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Celebrity sports panel tackles the changing nature of Canada's game

  • Cassidy Bearss
  • |
  • Jan 13, 2020
Celebrity sports panel tackles the changing nature of Canada's game

Ivey's David Simpson facilitates a panel on the future of hockey, featuring hockey personalities Christine Simpson, David Amber, Harnarayan Singh and Elliotte Friedman.

Cassidy Bearss is an HBA2 student and part of the Ivey Sports Leadership Conference (ISLC) executive team. She writes about the ISLC 2020 kick-off keynote panel held Friday, January 10, 2020, in the BMO Financial Group Auditorium at Ivey Business School.

The Ivey Sports Leadership Conference hosted a keynote discussion featuring Christine Simpson, David Amber, Elliotte Friedman and Harnarayan Singh, which was moderated by Ivey's Dave Simpson. The keynote panel discussed the future of hockey within a changing Canadian demographic. 

The keynote kicked off by displaying Canada’s most memorable hockey moments. Following this, Dave Simpson began the discussion by highlighting recent trends of stagnant growth in Canadian hockey participation, the increasing cost of playing the sport, attending the games, and its relationship with Canada’s increasing diversity.

This sparked an interesting conversation between the diverse group of panellists around what drives your passion for hockey? What can be concluded is this: While each panellist has had a different experience with the game, their love for hockey has connected them to a patriotic community and a life-long passion.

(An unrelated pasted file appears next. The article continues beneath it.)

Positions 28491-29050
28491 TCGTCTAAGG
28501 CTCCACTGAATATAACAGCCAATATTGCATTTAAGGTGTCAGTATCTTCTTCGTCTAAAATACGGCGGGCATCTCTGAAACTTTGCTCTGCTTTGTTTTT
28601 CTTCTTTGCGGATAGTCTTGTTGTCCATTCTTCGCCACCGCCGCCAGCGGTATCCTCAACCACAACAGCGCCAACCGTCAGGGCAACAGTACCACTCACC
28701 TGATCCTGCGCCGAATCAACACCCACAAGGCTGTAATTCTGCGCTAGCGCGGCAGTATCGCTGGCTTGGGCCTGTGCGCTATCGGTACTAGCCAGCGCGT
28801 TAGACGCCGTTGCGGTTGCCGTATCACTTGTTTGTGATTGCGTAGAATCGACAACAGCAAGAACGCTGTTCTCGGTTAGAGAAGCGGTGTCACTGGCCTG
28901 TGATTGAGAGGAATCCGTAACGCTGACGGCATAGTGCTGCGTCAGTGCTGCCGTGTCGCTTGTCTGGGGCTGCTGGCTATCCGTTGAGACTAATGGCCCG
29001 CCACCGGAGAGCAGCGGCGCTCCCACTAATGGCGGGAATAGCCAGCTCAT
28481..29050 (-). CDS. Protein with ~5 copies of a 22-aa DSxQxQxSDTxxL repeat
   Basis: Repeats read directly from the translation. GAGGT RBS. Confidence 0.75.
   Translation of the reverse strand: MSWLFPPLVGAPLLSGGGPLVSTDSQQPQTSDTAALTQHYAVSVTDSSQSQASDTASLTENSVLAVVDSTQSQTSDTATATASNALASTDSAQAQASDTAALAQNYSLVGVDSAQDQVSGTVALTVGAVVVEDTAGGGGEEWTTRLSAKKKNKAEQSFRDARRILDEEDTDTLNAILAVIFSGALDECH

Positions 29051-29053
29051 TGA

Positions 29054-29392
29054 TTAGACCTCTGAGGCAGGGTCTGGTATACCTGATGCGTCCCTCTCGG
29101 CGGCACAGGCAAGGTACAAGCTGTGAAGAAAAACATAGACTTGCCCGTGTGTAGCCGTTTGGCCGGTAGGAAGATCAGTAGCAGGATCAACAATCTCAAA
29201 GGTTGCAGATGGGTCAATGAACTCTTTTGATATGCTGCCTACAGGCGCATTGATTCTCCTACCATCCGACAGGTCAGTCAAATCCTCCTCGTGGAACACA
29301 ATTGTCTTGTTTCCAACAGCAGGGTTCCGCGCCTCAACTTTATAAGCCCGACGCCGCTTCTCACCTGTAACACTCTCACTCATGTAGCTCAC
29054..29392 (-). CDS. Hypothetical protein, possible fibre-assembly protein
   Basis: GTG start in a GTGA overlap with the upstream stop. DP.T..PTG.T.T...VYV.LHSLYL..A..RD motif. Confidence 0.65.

A particular issue the panellists focused on was access to the game. Socio-economic factors seemed to prevail through the discussion, as access to the sport from a young age through to adulthood has become unreachable for a large segment of Canadians. Amber told an interesting story about a Richmond Hill Arena’s advertisement in a Mandarin newspaper. This advertisement drove a great deal of interest from the Chinese community, highlighting how a lack of awareness of cultural barriers can impede access to hockey. 

The panel featured a surprise appearance from Pat Stapleton, a member Team Canada at the 1972 Summit Series. Stapleton shared his insights on how the game has made him feel connected to Canadian culture, and although it has transformed since his time, there are still greater things to be achieved. 

Hockey’s future in Canada is contingent on access to and inclusion of varying cultures, identities and socio-economic backgrounds. The keynote concluded with each panellist stating that, while hockey continues to face many challenges in an evolving society, they are optimistic about its ability to continue to unite a country.